Preparing to Study
- Choose a quiet, well lit place free of interruptions.
- Keep a supply of study materials you may need, including pens, pencils, references, and calculator.
- Select an area which has enough room and storage space.
- Keep the area free of clutter. Use the same place for studying every day.
- Turn off the TV, cell phone, radio and computer. No distractions!
- Use an assignment book or an agenda planner to write down homework, test and project due dates.
- Clean out book bags and lockers on a regular basis.
- Keep all notes, handouts and materials on one subject together in the same folder/binder. Color coding folders and notebooks by subject can be helpful.
- A three-ring binder is great for keeping handouts, notes and tests arranged in a certain order.
- Determine the goals and priorities in your schedule.
- Using your agenda book, plan a weekly study schedule, taking into account upcoming tests, quizzes and project due dates.
- Break up tasks into manageable and meaningful chunks.
- Stay up to date with class assignments.
- Review class notes and assignments daily.
- Try to sit in a position in class which will maximize your attention and minimize distractions.
- Be an active listener. Pay attention to class discussions, take notes and participate in class discussions.
- Maintain an open dialogue with your teachers. When you do not understand something, request clarification during class or after school during clinic.
- Preview chapter by skimming headings, vocabulary, charts, graphs, pictures and chapter summaries.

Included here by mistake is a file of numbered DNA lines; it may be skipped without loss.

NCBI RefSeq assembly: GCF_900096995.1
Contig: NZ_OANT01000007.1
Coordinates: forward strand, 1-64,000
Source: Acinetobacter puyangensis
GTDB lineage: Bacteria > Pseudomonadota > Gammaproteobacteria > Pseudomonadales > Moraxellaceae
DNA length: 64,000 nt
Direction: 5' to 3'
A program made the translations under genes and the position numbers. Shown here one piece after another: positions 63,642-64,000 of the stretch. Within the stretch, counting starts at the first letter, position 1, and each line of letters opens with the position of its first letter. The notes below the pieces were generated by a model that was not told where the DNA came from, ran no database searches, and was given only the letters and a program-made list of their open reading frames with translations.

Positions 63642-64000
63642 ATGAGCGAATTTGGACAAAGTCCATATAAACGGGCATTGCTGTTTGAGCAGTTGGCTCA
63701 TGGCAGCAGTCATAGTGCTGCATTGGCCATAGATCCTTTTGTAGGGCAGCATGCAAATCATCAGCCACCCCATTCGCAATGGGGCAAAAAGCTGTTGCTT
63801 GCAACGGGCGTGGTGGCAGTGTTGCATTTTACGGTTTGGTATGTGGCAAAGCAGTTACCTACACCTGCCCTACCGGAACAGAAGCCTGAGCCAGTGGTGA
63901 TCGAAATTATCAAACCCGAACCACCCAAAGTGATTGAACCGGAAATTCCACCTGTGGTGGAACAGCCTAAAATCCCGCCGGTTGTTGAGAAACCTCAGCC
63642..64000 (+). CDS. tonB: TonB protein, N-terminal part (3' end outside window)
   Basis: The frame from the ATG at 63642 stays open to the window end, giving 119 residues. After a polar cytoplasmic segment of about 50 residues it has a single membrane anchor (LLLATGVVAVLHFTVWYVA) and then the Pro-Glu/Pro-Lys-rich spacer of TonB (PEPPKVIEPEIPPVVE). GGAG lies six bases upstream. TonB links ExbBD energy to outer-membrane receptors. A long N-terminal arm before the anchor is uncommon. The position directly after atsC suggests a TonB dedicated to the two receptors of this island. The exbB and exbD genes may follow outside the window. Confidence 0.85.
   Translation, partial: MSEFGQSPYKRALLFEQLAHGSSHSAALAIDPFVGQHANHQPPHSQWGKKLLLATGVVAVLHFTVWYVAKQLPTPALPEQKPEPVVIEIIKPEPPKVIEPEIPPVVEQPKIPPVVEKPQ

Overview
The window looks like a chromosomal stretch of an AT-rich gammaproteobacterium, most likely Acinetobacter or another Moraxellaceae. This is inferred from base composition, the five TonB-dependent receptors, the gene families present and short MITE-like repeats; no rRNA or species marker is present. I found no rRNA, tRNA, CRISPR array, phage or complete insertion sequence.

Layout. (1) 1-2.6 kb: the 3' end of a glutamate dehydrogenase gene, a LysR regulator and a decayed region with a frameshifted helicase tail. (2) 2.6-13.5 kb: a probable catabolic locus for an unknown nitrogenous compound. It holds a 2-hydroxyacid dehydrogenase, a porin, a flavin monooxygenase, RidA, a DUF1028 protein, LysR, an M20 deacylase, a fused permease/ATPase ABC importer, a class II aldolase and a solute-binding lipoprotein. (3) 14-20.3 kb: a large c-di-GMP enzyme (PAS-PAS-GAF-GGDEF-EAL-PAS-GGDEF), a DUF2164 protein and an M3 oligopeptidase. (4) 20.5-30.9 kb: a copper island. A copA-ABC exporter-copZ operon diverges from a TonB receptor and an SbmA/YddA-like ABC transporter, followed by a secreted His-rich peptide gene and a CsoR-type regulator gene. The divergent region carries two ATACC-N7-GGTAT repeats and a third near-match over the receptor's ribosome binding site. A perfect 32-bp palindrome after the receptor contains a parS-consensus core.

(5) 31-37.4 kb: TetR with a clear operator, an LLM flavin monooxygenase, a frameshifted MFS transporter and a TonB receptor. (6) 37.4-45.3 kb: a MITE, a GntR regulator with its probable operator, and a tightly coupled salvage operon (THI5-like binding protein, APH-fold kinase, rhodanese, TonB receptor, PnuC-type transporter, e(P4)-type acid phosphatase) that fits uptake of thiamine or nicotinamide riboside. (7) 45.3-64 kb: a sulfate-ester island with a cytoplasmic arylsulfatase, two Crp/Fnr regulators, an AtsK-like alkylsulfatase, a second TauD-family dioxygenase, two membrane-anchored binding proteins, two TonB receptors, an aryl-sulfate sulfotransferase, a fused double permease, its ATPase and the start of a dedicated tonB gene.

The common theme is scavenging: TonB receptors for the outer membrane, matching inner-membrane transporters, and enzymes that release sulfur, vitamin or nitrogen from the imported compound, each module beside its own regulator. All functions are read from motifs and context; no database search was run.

- Read the text carefully. A single reading is usually not enough. Re-reading is critical.
- Annotate the text in your own words, making sure to include key concepts and vocabulary. Keep record of what you do not understand, so you can request clarification from a teacher.
- Date your notes and add headings for easy referencing.
- Review notes by rereading, highlighting, or rewriting key points.
- Plan a study schedule, keeping in mind the date of the test, the topics covered, the type of questions (matching, multiple choice, true/false, short essay) which will be on the test and the text pages covered.
- Daily review is essential- learning is more efficient when material is covered on a regular basis, rather than during one long session.
- Staying up to date on assignments will help you learn consistently and efficiently.
- Read through the test first, and ask questions on anything that is unclear. Take note of the scoring system, paying close attention to questions that are worth more points.
- Answer the easiest questions first, making sure that answers are recorded in the correct place. Then concentrate on the questions that are more difficult.
- Read over your answers carefully before handing in the test.
- When you receive the test back, request from the teacher any help you may need on correcting and learning from your mistakes. Make sure you go over these again, to make sure you can answer those problems on your own.
- Clinic time is available with your teachers after school on Tuesdays and Thursdays at 2:15 PM. There is a late bus at 4:00 PM which will bring you home.
- National Honor Society students are available to tutor in a specific subject. Application forms are available in the Guidance office waiting room on the bulletin board.
- NHS students are also available for help in the North library on Tuesday evenings, 7:00-9:00 PM, and in the South library on Thursday evenings.
Resources available in Career Center:
Wood, Gail, How to Study, New York, Learning Express, 2000.
Marshall, Brian, The Secrets of Getting Better Grades, Indianapolis, Park Avenue, 2002.
Covey, Sean, The 7 Habits of Highly Effective Teens, New York, Fireside, 1998.
Rozakis, Laurie, Test-Taking Strategies and Study Skills for the Utterly Confused, New York, McGraw-Hill, 2003.
Brown, Alan, The How to Study Book, New York, Barricade Books, 2000.